Scabies is a common skin infection that causes small itchy bumps and blisters due to tiny mites that burrow into the top layer of human skin to lay their eggs.
The burrows sometimes appear as short, wavy, reddish, or darkened lines on the skin’s surface, especially around the wrists and between the fingers. A child who has contracted scabies can also develop a bumpy red rash.
Scabies is contagious, and is usually transmitted by skin-to-skin contact or through sexual contact with someone else who is infected with it. The infection spreads more easily in crowded conditions and in situations where there is a lot of close contact – like child-care centers or nursing homes. So if someone in your child’s class or child-care group has scabies, it’s a good idea to have your child treated for the infection even before he or she develops symptoms.
Signs and Symptoms
The most common symptom of scabies is severe itching, which may be worse at night or after a hot bath. A scabies infection begins as small, itchy bumps, blisters, or pus-filled bumps that break when you scratch them. Itchy skin may become thick, scaly, scabbed, and crisscrossed with scratch marks.
The areas of the body most commonly affected by scabies are the hands and feet (especially the webs of skin between the fingers and toes), the inner part of the wrists, and the folds under the arms. It may also affect other areas of the body, particularly the elbows and the areas around the breasts, genitals, navel, and buttocks.
If a child with scabies scratches the itchy areas of skin, it increases the chance that the injured skin will also be infected by bacteria. Impetigo, a bacterial skin infection, may occur in skin that is already infected with scabies.
Signs, symptoms & indicators of Scabies / Mites
Recommendations for Scabies / Mites
Indian researcher S. X. Charles, Ph.D. treated 814 people with scabies. He made a paste with four parts fresh neem leaves and one part turmeric root. The people in his study rubbed it all over themselves daily. Nearly 800 showed substantial improvement within three to five days and were completely cured within two weeks. You can buy skin-care products containing neem at some health food stores. Just mix in several teaspoons of turmeric and apply it to the affected areas.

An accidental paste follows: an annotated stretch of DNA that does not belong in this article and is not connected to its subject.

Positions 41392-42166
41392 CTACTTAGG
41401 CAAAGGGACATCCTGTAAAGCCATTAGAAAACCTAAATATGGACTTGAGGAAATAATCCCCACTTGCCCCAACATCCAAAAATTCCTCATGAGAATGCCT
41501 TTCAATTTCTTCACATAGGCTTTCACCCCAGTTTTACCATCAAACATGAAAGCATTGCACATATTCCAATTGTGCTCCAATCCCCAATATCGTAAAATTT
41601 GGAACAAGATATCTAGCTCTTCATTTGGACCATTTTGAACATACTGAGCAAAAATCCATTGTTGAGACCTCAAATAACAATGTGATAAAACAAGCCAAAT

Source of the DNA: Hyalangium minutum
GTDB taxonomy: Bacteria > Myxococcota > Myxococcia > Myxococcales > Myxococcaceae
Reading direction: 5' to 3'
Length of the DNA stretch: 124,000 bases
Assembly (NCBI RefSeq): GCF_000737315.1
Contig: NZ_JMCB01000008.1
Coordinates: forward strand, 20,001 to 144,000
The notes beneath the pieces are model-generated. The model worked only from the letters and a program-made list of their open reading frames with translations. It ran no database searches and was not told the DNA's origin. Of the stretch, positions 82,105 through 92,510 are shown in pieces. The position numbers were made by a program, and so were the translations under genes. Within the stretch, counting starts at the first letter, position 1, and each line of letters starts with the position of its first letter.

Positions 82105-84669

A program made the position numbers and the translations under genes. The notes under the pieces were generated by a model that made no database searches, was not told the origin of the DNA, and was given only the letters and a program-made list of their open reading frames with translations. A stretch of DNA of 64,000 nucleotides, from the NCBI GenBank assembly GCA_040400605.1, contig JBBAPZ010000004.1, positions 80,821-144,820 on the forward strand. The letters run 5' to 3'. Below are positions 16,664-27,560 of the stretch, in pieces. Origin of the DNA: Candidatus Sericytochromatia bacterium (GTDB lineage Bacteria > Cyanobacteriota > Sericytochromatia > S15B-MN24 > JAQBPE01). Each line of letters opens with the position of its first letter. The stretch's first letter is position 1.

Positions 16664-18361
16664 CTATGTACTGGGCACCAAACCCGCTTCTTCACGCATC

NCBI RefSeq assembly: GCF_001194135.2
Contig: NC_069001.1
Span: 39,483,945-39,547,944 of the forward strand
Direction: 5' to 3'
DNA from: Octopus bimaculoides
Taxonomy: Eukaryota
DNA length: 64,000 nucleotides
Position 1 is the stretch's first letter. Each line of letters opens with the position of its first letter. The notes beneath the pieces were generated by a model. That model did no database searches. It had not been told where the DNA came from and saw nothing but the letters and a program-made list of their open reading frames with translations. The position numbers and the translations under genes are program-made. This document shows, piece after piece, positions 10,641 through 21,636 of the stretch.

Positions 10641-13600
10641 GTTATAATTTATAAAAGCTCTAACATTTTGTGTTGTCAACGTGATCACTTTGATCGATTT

Neem oil can be rubbed directly on the skin and can be used in a bath of warm water. Add a couple of tablespoons of Neem oil to the tub and swish it around. Then, set a timer for twenty minutes and soak in this natural healing agent. It will relieve the itching and burning caused by scabies.
Tea Tree oils (Melaleuca / Leptospermum - Manuka)
Treat affected areas with tea tree oil. Tea tree oil is completely safe to use on the skin. Use the oil undiluted, twice a day.
Conventional Drugs / Information
Doctors treat scabies by prescribing a medicated cream or lotion to kill the mites. The cream will need to be applied to the skin all over the body, not just the area with the rash, and usually must remain on the skin for 8 to 12 hours before it can be washed off. After applying it, don’t wash your hands – scabies mites love the area between the fingers! You may want to apply the medication before your child goes to bed, then wash it off in the morning.
Most often, the treatment needs to be repeated in 1 week.
Direct physical contact – like holding hands – is the most common way to transmit scabies, but because the mites that cause scabies can live as long as 2 to 3 days in clothing, bedding, or dust, it’s possible for your child to catch scabies from another person who shares the same infected bed, linens, or towels.
If someone in your family is being treated for scabies, all other members of the household should be treated, too. Clothing, sheets, and towels should be washed in hot water. Each room in the house should be vacuumed, and the vacuum cleaner bag should then be thrown away.
|Proven definite or direct link|
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Skin eruption due to a mite.
Microscopic germs. Some bacteria are "harmful" and can cause disease, while other "friendly" bacteria protect the body from harmful invading organisms.